Updating search results...

Search Resources

48 Results

View
Selected filters:
  • Center for Civic Education
Abraham Lincoln and the U.S. Constitution
Read the Fine Print
Rating
0.0 stars
Overview:

This lesson traces Lincoln’s political life during a time of constitutional crisis. It examines Lincoln’s ideas and decisions regarding slavery and the use of presidential power to preserve the Federal Union during the Civil War. When students have completed this lesson, they should be able to analyze and evaluate President Lincoln’s decisions in response to the critical constitutional issues of his time.

Subject:
Social Studies
Material Type:
Lesson Plan
Provider:
Center for Civic Education
Date Added:
06/28/2017
Barter and Money
Read the Fine Print
Rating
5.0 stars
Overview:

Students will gain an understanding of the role money plays in the US economy. The lesson begins with a simulation of a barter economy and discussion of the need for money. The students will then learn about the characteristics, functions, and types of money through discussion and reading an informative comic book about money.

Subject:
Social Studies
Civics and Economics
Material Type:
Lesson Plan
Provider:
Center for Civic Education
Author:
Center for Civic Education
Date Added:
02/26/2019
Citizenship and the U.S. Constitution
Read the Fine Print
Rating
0.0 stars
Overview:

In this lesson students examine the concept of “citizen” from a definitional perspective of what a citizen is and from the perspective of how citizenship is conferred in the United States. Students discuss the rights and responsibilities of citizens and non-citizens and review the changing history of citizenship from colonial times to the present.

Subject:
Social Studies
Material Type:
Lesson Plan
Provider:
Center for Civic Education
Date Added:
06/27/2017
Comparing Constitutions and Promoting Human Rights
Read the Fine Print
Rating
0.0 stars
Overview:

This lesson provides a comparative review of the United States Constitution, the Universal Declaration of Human Rights, and the constitutions of Ghana, Nigeria and Senegal; historical context; connections with current events; and the opportunity to take and defend a position on which right or rights are most important.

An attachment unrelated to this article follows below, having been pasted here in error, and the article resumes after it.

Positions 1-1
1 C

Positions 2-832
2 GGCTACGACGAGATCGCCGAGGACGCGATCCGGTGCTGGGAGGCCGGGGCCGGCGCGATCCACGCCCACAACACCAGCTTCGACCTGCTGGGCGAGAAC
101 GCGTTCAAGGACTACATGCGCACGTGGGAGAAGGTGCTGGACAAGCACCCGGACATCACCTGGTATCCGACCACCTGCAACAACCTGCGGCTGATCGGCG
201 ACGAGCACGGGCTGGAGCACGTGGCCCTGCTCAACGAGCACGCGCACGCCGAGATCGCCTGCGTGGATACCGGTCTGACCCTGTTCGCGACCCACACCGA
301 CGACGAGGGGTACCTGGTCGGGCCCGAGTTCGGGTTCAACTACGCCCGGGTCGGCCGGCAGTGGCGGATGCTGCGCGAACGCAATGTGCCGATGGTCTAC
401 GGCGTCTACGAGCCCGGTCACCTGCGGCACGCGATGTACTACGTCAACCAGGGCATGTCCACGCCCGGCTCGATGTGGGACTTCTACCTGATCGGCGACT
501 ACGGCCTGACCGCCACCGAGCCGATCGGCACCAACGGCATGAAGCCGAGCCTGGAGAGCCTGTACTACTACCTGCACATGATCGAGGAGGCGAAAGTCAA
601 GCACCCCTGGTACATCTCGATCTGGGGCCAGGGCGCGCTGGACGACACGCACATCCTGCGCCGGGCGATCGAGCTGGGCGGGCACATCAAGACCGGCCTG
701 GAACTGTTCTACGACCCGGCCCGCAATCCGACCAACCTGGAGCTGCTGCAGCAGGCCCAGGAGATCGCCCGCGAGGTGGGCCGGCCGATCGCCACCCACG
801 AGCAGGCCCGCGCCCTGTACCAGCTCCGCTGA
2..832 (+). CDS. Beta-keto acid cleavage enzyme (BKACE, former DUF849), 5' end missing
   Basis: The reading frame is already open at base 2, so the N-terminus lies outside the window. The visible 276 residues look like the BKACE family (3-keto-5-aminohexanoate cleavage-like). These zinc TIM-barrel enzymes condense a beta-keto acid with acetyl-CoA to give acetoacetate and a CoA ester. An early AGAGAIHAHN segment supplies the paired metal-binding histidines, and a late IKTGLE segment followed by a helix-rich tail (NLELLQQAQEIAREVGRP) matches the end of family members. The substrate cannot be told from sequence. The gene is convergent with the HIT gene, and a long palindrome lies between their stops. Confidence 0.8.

Subject:
Social Studies
Material Type:
Lesson Plan
Provider:
Center for Civic Education
Date Added:
06/19/2017
Constitution Day Scavenger Hunt with 60-Second Civics
Read the Fine Print
Rating
0.0 stars
Overview:

In this lesson students will familiarize themselves with the delegates that were present at the Constitutional Convention by listening to a series of 60-Second Civics podcast episodes devoted to the Framers of the Constitution.

Subject:
Social Studies
Material Type:
Lesson Plan
Provider:
Center for Civic Education
Date Added:
06/26/2017
Constitution Day - What is the Federal System Created by the Constitution?
Read the Fine Print
Rating
0.0 stars
Overview:

In this lesson, students learn how the Constitution established a new way to organize government called the federal system. Students will describe how federalism differs from other forms of government and identify strengths and weaknesses of a federal system.

Subject:
Social Studies
Material Type:
Lesson Plan
Provider:
Center for Civic Education
Date Added:
06/28/2017
Democracy, Constitutions, and Human Rights
Read the Fine Print
Rating
0.0 stars
Overview:

In this lesson, students will work in groups to compare and contrast the Universal Declaration of Human Rights with the Constitutions of the United States, Hashemite Kingdom of Jordan, Republic of Colombia, and Republic of Ireland in order to emphasize how constitutions support democratic principles and human rights.

Subject:
Social Studies
Material Type:
Lesson Plan
Provider:
Center for Civic Education
Date Added:
06/19/2017
How Can Citizens Participate?
Read the Fine Print
Rating
0.0 stars
Overview:

Students will learn about one of the most important rights of citizenship. This is the right to participate in governing our nation. Students will discuss different ways they can participate. The lesson will also suggest things students should think about in deciding whether or not they should participate.

Subject:
Social Studies
Material Type:
Lesson Plan
Provider:
Center for Civic Education
Author:
Center for Civic Education
Date Added:
02/26/2019
How Was the Constitution Used to Organize the New Government?
Read the Fine Print
Rating
0.0 stars
Overview:

This lesson explains the steps taken by the First Congress to name a president and vice president, to provide funding for the new government, to draft a bill of rights, and to organize the executive and judicial branches.

Subject:
Social Studies
Material Type:
Lesson Plan
Provider:
Center for Civic Education
Date Added:
06/28/2017
In the Shadows, Agents of Change
Read the Fine Print
Rating
0.0 stars
Overview:

In this lesson, students will become familiar with some of the brave women who helped drive and sustain the civil rights movement. Their work and courageous efforts have gone unsung for many years. Students will explore the role played by gender during an era of expanding political rights and personal liberties.

Subject: